How To Spot An Obsolete Communications Strategy - InformationWeek

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IoT
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IT Leadership // IT Strategy
Commentary
9/3/2014
11:45 AM
Marty Parker
Marty Parker
Commentary
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How To Spot An Obsolete Communications Strategy

Consider these topologies and approaches to lower costs, improve productivity, and drive new business.

gateways from vendors such as AudioCodes, Cisco, Oracle (Acme Packet), and Sonus route traffic inside and outside the enterprise, based on directories and other defined rules. These gateways include the session border controllers needed to secure the signaling and media streams across both telco trunks and Ethernet backbone services, and they can manage traffic between a mix of conventional PBXs or IP-PBXs and UC systems.

Another key is the proliferation of computers, tablets, and smartphones. When equipped with standards-based or proprietary communications clients, they're all IP-based replacements for the desk telephone. Even where a user prefers to use a telephone handset, the telephone can be a simpler and cheaper model, because the more advanced UC applications will be accessible on the user's computing device.

A third key is the modular, virtualized software design of most UC systems and services, which lets companies deploy them easily in the cloud or on the premises. Since most vendors sell their software on a per-user license or subscription basis, there's usually no software cost difference and minimal hardware cost difference between the modes of deployment for the new communications topologies.

You can read more about the new network topologies in our white paper, "Transformation of Enterprise Communications Topologies." Shown below are the before (No. 1) and after (No. 6) illustrations from that paper, indicating the topology evolution from conventional TDM trunks to Ethernet-based IP backbone services.

For a typical 2,000-line enterprise configuration, the "before" topology (Figure 1) has a communications bandwidth and trunk cost of $324,000 per year. The "after" topology (Figure 6) has a communication bandwidth and trunk cost of $92,160 per year. That's a 70%-plus cost reduction, not even factoring in all the other UC-based benefits. It makes a compelling case for a topology change.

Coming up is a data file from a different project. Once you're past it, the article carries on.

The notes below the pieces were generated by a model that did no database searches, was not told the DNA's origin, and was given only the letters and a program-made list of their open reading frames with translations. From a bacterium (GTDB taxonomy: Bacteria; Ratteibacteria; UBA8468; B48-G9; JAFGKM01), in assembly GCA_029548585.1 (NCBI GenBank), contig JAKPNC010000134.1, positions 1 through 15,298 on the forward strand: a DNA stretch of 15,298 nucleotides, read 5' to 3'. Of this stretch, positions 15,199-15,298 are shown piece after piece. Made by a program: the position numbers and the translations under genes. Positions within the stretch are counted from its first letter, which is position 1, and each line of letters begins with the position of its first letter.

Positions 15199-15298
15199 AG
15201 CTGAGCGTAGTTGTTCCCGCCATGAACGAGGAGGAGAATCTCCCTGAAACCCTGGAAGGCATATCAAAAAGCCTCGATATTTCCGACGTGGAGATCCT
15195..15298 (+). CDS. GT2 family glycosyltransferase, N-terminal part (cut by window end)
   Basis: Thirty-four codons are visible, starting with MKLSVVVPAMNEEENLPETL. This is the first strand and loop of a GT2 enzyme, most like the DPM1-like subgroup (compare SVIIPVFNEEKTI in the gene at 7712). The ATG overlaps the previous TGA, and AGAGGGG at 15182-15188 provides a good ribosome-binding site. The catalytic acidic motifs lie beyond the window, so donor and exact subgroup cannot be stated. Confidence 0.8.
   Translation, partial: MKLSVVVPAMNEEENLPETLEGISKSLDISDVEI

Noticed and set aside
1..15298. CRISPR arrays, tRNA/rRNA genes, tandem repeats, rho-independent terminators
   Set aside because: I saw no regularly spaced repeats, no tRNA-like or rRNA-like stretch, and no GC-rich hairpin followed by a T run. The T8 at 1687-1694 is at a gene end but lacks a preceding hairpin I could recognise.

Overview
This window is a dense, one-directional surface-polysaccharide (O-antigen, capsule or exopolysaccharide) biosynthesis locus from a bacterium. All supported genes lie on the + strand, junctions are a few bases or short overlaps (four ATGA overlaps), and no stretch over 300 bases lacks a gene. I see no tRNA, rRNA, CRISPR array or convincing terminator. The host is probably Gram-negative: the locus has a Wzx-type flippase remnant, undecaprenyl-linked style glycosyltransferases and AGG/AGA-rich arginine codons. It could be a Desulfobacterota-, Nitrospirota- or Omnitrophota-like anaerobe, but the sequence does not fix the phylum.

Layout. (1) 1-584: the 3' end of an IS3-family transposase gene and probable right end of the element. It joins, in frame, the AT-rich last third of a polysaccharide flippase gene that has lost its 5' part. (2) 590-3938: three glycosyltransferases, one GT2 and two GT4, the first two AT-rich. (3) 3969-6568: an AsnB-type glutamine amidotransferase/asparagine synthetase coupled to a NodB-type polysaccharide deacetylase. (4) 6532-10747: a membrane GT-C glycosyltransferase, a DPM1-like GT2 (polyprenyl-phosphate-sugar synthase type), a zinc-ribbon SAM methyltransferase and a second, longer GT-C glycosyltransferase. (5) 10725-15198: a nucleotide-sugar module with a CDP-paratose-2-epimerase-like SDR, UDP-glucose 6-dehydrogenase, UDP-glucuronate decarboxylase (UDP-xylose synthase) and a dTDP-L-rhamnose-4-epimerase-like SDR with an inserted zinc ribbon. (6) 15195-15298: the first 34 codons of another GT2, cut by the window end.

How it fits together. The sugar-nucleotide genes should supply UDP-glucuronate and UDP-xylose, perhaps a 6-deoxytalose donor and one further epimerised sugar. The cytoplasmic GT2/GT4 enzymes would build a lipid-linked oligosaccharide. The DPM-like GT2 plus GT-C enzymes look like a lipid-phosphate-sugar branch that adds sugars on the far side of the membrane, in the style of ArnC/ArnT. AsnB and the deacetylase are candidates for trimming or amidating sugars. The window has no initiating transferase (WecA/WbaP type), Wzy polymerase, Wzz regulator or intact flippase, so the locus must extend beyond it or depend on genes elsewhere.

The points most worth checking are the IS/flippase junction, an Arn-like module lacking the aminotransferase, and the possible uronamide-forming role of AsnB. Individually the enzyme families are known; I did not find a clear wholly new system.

Every enterprise is different, but any major network topology change along these lines will make your communications more robust, better suited to user and business requirements, more flexible for the future, and less costly.

Next in the series: How to organize your IT team to get the greatest benefit from UC systems.

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Marty Parker, Principal and co-founder of UniComm Consulting, has more than three decades of experience with computing and communications technologies. He has been a leader in strategic planning and product line management for IBM, AT&T, Lucent, and Avaya. Now, as ... View Full Bio
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Jeff Jerome
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Jeff Jerome,
User Rank: Ninja
9/10/2014 | 11:08:22 AM
Re: Savings and Increased Communication Plus Information
Brian - Your comment "now real-time information is becoming increasingly important" is so true it is amazing what information is available and at our ifinger tips.  Once you can filter through the ads you can find information on anything quickly and with amazing accuracey.  This internet of things is truely amazing.
Brian.Dean
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Brian.Dean,
User Rank: Ninja
9/9/2014 | 11:04:39 PM
Re: Savings and Increased Communication
That is a good point, I feel, as generation Y begins to gain experience in the workplace, this generation is going to employ modes of communication that they are familiar with and that offer a high level of efficiency. Text is good because an employee can go over information and review it again in-order to extract greater value.

Another area that I feel is changing is the mode by which employees are gaining information and knowledge. Books used to be the primary source of information, but now real-time information is becoming increasingly important.
Jeff Jerome
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Jeff Jerome,
User Rank: Ninja
9/8/2014 | 11:02:30 PM
Re: Savings and Increased Communication
One thing that I see in the SF Bay Area is that many companies don't eve have a phone system.  They rely on cell phones and more accurately texting.  It is a new world and a new day there are certainly needs for phone systems in large corporations, health care space and companies that require call centers but fewer and fewer phone systems are being sold and more and more are hosted.  Unified Communications as it is is really cloud based and work flow based, in my humble opinion
Brian.Dean
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Brian.Dean,
User Rank: Ninja
9/4/2014 | 2:21:01 AM
Savings and Increased Communication
A consumer can switch some of their communication needs from the public network to an IP network, for instance, cellular minutes consumed can be lowered by using Skype. A small change can convert a consumer's bill from $162 to $46. It would also allow the user to switch to video, if audio is falling short in providing the desired level of communication, increasing the quality of communication. Multiply these savings with a large user-base in an enterprise setting, and the savings gained can make a business competitive in the market place. 
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